RevDate: 2019-07-08
CmpDate: 2019-07-08

Zheng S, Shao S, Qiao Z, et al (2017)

Clinical Parameters and Gut Microbiome Changes Before and After Surgery in Thoracic Aortic Dissection in Patients with Gastrointestinal Complications.

Scientific reports, 7(1):15228.

Thoracic aortic dissection (TAAD) is one of the most common types of aortic diseases. Although surgery remains the main method of treatment, the high rate of postoperative gastrointestinal complications significantly influences the effects of surgery and the recovery process. Moreover, the mechanisms underlying this disease remain unclear. To address these problems, we examined changes in the gut microbiota in 40 thoracic aortic dissection patients with abdominal complications after surgery. Levels of white blood cells (WBC), neutrophile granulocytes (NE), alanine aminotransferase (ALT), and aspartate aminotransferase (AST) were higher in all patients after surgery. Levels of inflammatory cytokines, including interleukin (IL)-2, IL-6, IL-8, and IL-10, were also higher after surgery. A metagenome analysis revealed that levels of Oscillibacter, Anaerotruncus, Alistipes, and Clostridium difficile were higher after the operation. The abundance of functional genes, such as the spermidine/putrescine transport system permease protein, the flagellar motor switch protein, and branched-chain amino acid transport system proteins, was also higher post-surgery. These changes likely contribute to diarrhea, bloating, gastrointestinal bleeding, and other abdominal complications after surgery, and our research opens up new treatment possibilities for patients suffering from abdominal complications after surgical treatment.

RevDate: 2019-07-09
CmpDate: 2019-07-09

Xie K, Deng Y, Zhang S, et al (2017)

Prokaryotic Community Distribution along an Ecological Gradient of Salinity in Surface and Subsurface Saline Soils.

Scientific reports, 7(1):13332.

Salinity effects on microbial communities in saline soils is still unclear, and little is known about subsurface soil microbial communities especially in saline or hypersaline ecosystems. Here we presented the survey of the prokaryotic community in saline soils along a salinity gradient (17.3-148.3 dS/m) in surface (0-10 cm) and subsurface (15-30 cm) saline soils of Qarhan Salt Lake, China. Moreover, we compared them with three paired nonsaline normal soils. Using the high-throughput sequencing technology and several statistical methods, we observed no significant community difference between surface soils and subsurface soils. For environmental factors, we found that TOC was the primary driver of the prokaryotic community distribution in surface saline soils, so was pH in subsurface saline soils. Salinity had more effects on the prokaryotic community in subsurface saline soils than in surface saline soils and played a less important role in saline soils than in saline waters or saline sediments. Our research provided references for the prokaryotic community distribution along a salinity gradient in both surface and subsurface saline soils of arid playa areas.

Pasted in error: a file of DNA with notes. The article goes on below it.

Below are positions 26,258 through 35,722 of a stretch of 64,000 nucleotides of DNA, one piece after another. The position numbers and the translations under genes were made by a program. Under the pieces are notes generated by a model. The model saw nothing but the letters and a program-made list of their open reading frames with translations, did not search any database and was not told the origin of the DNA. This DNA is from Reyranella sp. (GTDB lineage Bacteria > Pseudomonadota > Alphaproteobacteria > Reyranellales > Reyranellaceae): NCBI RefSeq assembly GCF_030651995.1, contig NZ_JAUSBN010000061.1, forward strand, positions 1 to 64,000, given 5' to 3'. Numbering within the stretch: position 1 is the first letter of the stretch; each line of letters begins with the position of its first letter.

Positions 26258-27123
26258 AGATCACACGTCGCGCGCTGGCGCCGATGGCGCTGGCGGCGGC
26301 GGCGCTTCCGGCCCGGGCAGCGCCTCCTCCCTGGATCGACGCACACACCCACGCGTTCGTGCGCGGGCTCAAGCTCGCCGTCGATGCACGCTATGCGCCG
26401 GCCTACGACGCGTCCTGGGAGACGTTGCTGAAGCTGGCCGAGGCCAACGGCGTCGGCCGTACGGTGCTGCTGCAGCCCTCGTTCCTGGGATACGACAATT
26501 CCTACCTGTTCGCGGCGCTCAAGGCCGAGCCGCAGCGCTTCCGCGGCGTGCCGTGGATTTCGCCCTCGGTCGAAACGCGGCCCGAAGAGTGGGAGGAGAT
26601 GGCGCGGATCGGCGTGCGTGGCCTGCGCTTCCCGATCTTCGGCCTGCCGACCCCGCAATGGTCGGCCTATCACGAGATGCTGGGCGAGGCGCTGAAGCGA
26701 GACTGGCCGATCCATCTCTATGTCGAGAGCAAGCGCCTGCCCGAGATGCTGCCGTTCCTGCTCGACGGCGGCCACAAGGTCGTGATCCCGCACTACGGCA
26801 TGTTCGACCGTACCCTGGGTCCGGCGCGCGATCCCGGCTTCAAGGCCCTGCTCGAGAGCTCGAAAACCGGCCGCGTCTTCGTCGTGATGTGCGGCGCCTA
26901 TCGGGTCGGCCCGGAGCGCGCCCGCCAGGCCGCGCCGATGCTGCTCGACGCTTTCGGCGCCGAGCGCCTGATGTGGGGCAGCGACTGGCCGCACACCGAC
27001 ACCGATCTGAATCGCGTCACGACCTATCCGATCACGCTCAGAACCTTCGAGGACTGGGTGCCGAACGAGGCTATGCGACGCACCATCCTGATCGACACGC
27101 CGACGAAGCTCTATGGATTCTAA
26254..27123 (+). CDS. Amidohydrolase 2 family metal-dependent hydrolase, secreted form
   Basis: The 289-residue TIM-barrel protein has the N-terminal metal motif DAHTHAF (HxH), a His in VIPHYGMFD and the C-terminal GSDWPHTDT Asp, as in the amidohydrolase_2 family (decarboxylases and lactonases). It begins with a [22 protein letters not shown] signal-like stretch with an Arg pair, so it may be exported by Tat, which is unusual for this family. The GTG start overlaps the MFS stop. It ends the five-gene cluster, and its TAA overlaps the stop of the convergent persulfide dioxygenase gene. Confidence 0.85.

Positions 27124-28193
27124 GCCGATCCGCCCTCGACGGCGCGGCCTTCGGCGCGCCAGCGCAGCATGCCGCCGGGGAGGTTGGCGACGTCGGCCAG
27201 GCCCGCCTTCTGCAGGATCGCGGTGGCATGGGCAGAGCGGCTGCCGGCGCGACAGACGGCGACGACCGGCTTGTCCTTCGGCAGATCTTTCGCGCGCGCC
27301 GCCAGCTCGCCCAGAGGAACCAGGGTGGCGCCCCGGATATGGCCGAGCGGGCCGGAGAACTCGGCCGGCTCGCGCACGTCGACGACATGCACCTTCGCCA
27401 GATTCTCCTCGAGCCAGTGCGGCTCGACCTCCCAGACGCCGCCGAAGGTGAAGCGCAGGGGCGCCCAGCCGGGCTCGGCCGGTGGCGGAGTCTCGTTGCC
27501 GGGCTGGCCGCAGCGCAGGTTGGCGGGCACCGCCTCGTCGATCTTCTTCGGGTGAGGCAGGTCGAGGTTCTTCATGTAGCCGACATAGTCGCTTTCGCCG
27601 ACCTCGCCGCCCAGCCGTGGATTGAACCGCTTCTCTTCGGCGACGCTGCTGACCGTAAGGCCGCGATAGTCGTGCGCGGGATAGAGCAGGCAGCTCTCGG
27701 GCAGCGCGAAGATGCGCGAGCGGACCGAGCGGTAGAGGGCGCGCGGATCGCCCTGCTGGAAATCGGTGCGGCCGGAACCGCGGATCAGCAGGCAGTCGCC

RevDate: 2019-07-09
CmpDate: 2019-07-09

Martinez KA, Devlin JC, Lacher CR, et al (2017)

Increased weight gain by C-section: Functional significance of the primordial microbiome.

Science advances, 3(10):eaao1874.

Epidemiological evidence supports a direct association between early microbiota impact-including C-section-and obesity. We performed antibiotic-free, fostered C-sections and determined the impact on the early microbiota and body weight during development. Mice in the C-section group gained more body mass after weaning, with a stronger phenotype in females. C-section-born mice lacked the dynamic developmental gut microbiota changes observed in control mice. The results demonstrate a causal relationship between C-section and increased body weight, supporting the involvement of maternal vaginal bacteria in normal metabolic development.

RevDate: 2019-07-05
CmpDate: 2019-07-05

Griffith BC, Weiss BL, Aksoy E, et al (2018)

Analysis of the gut-specific microbiome from field-captured tsetse flies, and its potential relevance to host trypanosome vector competence.

BMC microbiology, 18(Suppl 1):146.

BACKGROUND: The tsetse fly (Glossina sp.) midgut is colonized by maternally transmitted and environmentally acquired bacteria. Additionally, the midgut serves as a niche in which pathogenic African trypanosomes reside within infected flies. Tsetse's bacterial microbiota impacts many aspects of the fly's physiology. However, little is known about the structure of tsetse's midgut-associated bacterial communities as they relate to geographically distinct fly habitats in east Africa and their contributions to parasite infection outcomes. We utilized culture dependent and independent methods to characterize the taxonomic structure and density of bacterial communities that reside within the midgut of tsetse flies collected at geographically distinct locations in Kenya and Uganda.